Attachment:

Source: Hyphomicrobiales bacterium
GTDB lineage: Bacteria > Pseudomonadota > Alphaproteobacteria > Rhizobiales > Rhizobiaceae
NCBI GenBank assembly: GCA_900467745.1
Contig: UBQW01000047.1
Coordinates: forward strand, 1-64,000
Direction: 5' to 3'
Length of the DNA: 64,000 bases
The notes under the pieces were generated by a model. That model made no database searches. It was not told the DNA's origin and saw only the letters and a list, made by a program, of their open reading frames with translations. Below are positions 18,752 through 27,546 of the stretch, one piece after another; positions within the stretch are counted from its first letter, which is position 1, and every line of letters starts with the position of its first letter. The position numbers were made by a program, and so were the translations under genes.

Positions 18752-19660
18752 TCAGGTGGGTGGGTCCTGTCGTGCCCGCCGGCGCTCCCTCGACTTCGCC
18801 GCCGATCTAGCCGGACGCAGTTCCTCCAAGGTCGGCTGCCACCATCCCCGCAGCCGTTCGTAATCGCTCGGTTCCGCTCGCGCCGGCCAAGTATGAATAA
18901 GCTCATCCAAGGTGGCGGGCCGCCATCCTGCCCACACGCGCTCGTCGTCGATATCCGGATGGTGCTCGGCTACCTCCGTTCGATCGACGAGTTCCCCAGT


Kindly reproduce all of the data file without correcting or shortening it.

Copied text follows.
Source: Hyphomicrobiales bacterium
GTDB lineage: Bacteria > Pseudomonadota > Alphaproteobacteria > Rhizobiales > Rhizobiaceae
NCBI GenBank assembly: GCA_900467745.1
Contig: UBQW01000047.1
Coordinates: forward strand, 1-64,000
Direction: 5' to 3'
Length of the DNA: 64,000 bases
The notes under the pieces were generated by a model. That model made no database searches. It was not told the DNA's origin and saw only the letters and a list, made by a program, of their open reading frames with translations. Below are positions 18,752 through 27,546 of the stretch, one piece after another; positions within the stretch are counted from its first letter, which is position 1, and every line of letters starts with the position of its first letter. The position numbers were made by a program, and so were the translations under genes.

Positions 18752-19660
18752 TCAGGTGGGTGGGTCCTGTCGTGCCCGCCGGCGCTCCCTCGACTTCGCC
18801 GCCGATCTAGCCGGACGCAGTTCCTCCAAGGTCGGCTGCCACCATCCCCGCAGCCGTTCGTAATCGCTCGGTTCCGCTCGCGCCGGCCAAGTATGAATAA
18901 GCTCATCCAAGGTGGCGGGCCGCCATCCTGCCCACACGCGCTCGTCGTCGATATCCGGATGGTGCTCGGCTACCTCCGTTCGATCGACGAGTTCCCCAGT